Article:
Then I asked the team to help me note on the timeline where they thought we presently accomplished the 5 steps.  As expected, steps 1 and 2 were clustered right around the mid-week rehearsal, and 3, 4 and 5 were right on or close to Sunday.  In fact, some of 1 and 2 were also happening Sunday morning, where we were supposed to be simply running through music rather than rehearsing.

Next I graphed out where I felt we should be accomplishing the 5 steps.  We should be completely through the listening and reading stages early in the week.  We should be working through feel and worshipping at the rehearsal.  Finally, we should be completely ready to lead on Sunday at the first service, not the last one.  The Sunday morning run-through will naturally including more time of getting our feel together and preparing our hearts well for worship, but it should not be a rehearsal.

What followed was a lot of meaningful conversation about schedules, what I needed to provide for them so that they could improve their preparation, and many other things.

What successful methods have you used to get your team’s attention in regards to preparation?

What Are Your Goals?

What are your goals when you prepare to lead worship?  Stop and think about it.  If you are unsure, look at how you prepared and led worship the last week you were on team; those are your goals.

We can talk about preparation all we want, but goals turn talk into reality.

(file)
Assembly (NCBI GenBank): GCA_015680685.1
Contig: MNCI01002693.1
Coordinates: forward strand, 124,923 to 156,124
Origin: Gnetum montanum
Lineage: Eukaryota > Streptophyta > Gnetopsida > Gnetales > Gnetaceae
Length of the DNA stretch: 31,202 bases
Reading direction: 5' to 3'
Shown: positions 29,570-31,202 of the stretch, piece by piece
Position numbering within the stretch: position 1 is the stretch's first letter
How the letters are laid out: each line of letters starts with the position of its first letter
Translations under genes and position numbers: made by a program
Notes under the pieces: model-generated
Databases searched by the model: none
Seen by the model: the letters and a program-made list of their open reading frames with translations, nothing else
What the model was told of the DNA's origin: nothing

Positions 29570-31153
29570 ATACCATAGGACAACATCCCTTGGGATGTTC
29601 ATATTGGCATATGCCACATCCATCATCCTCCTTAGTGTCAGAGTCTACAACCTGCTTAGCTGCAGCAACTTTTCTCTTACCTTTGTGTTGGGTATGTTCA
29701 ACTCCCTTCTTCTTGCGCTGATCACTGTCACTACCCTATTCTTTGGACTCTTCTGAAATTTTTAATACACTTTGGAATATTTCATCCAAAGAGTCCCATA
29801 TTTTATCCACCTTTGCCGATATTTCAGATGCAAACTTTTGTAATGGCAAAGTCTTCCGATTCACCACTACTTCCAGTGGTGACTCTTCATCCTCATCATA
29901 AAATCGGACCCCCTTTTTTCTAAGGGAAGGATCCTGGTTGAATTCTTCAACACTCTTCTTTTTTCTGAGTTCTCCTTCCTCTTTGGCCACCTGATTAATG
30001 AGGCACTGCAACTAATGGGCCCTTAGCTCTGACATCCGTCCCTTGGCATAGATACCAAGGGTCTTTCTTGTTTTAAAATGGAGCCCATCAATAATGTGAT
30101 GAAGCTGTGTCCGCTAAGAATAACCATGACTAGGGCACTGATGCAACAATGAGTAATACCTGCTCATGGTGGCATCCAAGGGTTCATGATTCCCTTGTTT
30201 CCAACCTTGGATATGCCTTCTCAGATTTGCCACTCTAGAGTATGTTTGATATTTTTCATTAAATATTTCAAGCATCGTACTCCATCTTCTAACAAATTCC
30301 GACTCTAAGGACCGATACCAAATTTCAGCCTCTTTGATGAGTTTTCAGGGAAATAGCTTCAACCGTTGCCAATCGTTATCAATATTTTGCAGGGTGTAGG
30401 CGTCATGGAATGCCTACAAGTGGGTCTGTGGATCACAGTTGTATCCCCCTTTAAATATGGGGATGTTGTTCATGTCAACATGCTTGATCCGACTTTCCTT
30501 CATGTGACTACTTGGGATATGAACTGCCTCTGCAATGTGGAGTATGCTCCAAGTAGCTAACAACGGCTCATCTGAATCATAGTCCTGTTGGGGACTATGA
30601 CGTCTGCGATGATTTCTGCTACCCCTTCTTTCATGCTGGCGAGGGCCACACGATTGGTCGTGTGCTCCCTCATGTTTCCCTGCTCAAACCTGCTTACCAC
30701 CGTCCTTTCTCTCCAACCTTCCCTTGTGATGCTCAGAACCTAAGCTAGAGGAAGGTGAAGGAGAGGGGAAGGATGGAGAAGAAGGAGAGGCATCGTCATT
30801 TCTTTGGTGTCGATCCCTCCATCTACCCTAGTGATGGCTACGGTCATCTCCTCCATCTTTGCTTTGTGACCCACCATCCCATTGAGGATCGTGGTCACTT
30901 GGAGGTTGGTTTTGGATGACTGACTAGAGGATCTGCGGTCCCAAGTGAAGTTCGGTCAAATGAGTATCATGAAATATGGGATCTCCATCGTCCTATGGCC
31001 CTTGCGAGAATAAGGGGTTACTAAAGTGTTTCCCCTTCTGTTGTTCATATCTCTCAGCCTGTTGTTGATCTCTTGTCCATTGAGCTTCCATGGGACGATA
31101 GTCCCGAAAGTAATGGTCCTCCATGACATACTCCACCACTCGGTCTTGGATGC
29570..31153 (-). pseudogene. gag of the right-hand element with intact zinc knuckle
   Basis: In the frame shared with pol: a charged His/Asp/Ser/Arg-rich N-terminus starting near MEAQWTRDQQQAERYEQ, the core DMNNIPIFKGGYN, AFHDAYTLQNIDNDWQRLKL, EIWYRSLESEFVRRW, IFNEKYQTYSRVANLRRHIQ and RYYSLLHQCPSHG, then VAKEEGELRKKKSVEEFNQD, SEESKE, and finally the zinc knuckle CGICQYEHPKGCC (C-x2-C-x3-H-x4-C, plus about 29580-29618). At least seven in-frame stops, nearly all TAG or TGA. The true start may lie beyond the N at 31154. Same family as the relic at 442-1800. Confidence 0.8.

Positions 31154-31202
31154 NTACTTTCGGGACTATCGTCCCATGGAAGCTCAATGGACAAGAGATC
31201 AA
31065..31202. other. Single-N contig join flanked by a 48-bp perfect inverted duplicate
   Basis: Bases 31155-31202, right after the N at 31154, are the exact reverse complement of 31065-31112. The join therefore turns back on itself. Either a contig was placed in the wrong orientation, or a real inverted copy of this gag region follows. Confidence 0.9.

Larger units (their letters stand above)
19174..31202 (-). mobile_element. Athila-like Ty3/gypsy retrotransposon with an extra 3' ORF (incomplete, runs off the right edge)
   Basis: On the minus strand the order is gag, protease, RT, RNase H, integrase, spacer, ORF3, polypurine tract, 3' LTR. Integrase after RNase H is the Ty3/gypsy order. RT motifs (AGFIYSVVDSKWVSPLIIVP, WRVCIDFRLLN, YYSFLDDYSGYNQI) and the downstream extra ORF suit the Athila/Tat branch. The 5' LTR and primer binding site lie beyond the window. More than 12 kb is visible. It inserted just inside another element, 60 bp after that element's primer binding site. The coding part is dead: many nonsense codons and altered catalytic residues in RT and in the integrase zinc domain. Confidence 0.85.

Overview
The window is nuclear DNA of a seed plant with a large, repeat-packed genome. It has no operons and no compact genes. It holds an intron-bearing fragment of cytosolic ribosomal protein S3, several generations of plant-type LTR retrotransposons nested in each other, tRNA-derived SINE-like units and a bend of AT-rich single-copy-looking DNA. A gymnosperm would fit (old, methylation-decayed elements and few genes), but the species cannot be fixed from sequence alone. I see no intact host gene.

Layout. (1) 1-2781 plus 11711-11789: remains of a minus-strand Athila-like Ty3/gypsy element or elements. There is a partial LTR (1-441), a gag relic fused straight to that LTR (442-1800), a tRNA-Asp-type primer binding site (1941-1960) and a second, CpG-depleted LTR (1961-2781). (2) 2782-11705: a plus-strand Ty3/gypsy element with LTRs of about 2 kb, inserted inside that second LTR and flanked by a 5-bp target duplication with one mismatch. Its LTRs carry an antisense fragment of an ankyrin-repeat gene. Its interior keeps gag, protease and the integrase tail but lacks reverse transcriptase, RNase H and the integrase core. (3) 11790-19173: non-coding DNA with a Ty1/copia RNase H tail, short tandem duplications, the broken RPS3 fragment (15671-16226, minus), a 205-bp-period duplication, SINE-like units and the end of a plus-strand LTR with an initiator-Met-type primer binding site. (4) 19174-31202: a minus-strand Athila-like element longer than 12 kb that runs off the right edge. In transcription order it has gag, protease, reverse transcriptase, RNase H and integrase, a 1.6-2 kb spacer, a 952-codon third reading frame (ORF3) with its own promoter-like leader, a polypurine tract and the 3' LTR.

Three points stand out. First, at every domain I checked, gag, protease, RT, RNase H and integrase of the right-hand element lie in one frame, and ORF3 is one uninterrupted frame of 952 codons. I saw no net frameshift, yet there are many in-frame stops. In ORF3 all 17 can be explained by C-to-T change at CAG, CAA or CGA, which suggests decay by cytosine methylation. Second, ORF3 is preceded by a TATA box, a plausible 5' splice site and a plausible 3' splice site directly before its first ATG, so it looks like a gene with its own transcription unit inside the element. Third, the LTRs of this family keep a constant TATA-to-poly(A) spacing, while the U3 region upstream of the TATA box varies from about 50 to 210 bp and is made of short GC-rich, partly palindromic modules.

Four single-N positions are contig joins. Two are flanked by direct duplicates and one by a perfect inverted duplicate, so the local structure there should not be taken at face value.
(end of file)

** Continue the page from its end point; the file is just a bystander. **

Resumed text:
Our goals should not be

  • to learn our part at the mid-week rehearsal
  • to play or sing for the first time that week at the mid-week rehearsal
  • to play or sing for the second time that week on Sunday morning
  • to catch up with friends at the mid-week rehearsal
  • to rehearse some more on Sunday morning
  • to finally “get it right” in the last service
  • to let our minds wander throughout Sunday morning

Our goals should be

  • to learn our part securely and confidently before the mid-week rehearsal
  • to play or sing regularly in the days before the mid-week rehearsal and between the mid-week rehearsal and Sunday morning
  • to use the mid-week rehearsal to make adjustments and put the big musical picture together
  • to begin to worship together at the mid-week rehearsal
  • to end the mid-week rehearsal with a good musical product
  • to reconnect spiritually, musically, and emotionally during the Sunday morning run-through so that we can focus completely on God and the congregation while we are leading worship

What are your goals?